TRADOC currently has 349 mobile training teams that will takes NCOES courses to the installations, rather than forces Soldiers to travel to a particular training site to complete the required training.

TRADOC is taking lessons from the Soldiers fighting in Iraq and Afghanistan and adding them to what is being taught to initial-entry Soldiers. Combat lifesaving is now taught to every Soldier in basic combat training.

"Every Soldier leaving basic training is certified as a Combat Lifesaver," said Wallace. "Folks in the field said that when a Soldier is injured in combat, the injured Soldier is stabilized not by a combat medic or doctor, but by a fellow Soldier, and our standard first-aid training just wasn't enough. So we made sure that every Soldier comes out of basic combat training as a Combat Lifesaver."

This training doesn't just help Soldiers in the field, but it helps citizens on the highway.

"We had a Soldier who was heading to the airport as he was returning from Christmas leave who came across a very bad traffic accident," said Wallace. "He applied his combat-lifesaver skills to triage and stabilized several causalities in that accident. That tells us that this training was the right thing to do."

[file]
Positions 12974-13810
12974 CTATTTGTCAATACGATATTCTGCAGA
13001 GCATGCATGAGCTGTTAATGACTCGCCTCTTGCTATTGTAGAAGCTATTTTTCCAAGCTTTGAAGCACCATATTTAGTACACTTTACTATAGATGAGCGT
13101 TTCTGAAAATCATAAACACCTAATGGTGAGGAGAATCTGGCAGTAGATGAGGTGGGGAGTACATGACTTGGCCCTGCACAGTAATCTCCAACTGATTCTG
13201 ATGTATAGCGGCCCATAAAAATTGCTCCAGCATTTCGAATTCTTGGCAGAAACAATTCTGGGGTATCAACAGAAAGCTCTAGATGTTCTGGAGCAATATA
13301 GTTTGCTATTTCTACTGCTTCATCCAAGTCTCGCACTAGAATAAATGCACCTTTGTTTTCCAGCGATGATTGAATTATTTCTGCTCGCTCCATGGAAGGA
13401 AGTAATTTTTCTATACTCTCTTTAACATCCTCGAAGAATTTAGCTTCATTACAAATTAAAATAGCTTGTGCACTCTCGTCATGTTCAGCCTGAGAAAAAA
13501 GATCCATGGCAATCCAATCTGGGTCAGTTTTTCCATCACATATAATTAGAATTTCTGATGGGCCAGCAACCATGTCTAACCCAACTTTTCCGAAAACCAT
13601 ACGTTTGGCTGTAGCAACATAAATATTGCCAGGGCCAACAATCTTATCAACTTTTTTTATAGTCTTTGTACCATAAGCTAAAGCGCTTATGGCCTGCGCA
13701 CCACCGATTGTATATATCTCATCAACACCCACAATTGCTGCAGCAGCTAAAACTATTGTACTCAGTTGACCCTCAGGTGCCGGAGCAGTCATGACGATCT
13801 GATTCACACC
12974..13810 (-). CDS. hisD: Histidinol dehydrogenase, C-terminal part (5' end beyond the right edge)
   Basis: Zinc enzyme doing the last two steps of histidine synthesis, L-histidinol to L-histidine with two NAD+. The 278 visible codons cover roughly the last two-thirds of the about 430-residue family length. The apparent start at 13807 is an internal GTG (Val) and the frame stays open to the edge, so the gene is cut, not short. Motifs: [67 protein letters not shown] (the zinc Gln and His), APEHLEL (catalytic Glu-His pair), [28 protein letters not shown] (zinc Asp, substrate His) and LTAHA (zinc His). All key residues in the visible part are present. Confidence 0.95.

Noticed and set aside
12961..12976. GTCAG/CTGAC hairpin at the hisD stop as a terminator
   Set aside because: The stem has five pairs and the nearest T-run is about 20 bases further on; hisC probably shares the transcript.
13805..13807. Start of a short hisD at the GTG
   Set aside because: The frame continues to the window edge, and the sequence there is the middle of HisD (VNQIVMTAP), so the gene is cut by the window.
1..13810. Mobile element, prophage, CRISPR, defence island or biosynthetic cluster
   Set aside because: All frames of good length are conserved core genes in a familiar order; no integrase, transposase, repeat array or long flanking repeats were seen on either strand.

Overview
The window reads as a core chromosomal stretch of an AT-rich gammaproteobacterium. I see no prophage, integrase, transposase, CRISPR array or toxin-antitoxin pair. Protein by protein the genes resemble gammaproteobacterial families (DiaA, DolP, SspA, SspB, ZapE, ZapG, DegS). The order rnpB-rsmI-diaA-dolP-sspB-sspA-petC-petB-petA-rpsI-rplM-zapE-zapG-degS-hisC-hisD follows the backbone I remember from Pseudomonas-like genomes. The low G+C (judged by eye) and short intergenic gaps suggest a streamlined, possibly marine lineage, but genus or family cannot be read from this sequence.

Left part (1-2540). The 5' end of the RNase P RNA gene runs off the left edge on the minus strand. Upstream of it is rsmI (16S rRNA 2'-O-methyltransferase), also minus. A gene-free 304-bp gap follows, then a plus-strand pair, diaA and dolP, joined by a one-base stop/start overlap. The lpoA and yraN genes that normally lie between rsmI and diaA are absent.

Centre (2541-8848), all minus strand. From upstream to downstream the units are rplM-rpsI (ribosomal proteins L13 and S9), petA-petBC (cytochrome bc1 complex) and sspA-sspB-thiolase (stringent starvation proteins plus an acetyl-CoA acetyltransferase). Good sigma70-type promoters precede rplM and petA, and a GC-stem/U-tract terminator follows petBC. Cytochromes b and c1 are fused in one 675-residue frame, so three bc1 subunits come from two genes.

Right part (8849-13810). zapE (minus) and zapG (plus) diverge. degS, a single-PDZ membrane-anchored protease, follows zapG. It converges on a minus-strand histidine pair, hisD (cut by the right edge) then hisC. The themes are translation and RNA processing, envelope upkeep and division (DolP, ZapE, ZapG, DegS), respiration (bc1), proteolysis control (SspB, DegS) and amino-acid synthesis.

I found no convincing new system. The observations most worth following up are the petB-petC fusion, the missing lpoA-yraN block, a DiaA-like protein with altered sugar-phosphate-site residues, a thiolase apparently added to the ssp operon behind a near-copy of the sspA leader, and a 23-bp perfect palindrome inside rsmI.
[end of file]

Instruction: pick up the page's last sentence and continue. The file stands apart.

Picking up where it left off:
Wallace spoke briefly about the new update to the field manual for operations, FM 3-0. He noted several major changes from the previous edition, which was published in 2001.

"This is the Army's capstone operations manual," said Wallace. "FM 3-0 is the blueprint for an uncertain future. This manual has been influenced by almost seven years of warfighting and was written by warfighters."

The general noted that the reason the Army needed to change the way it operates was because the environment is changing.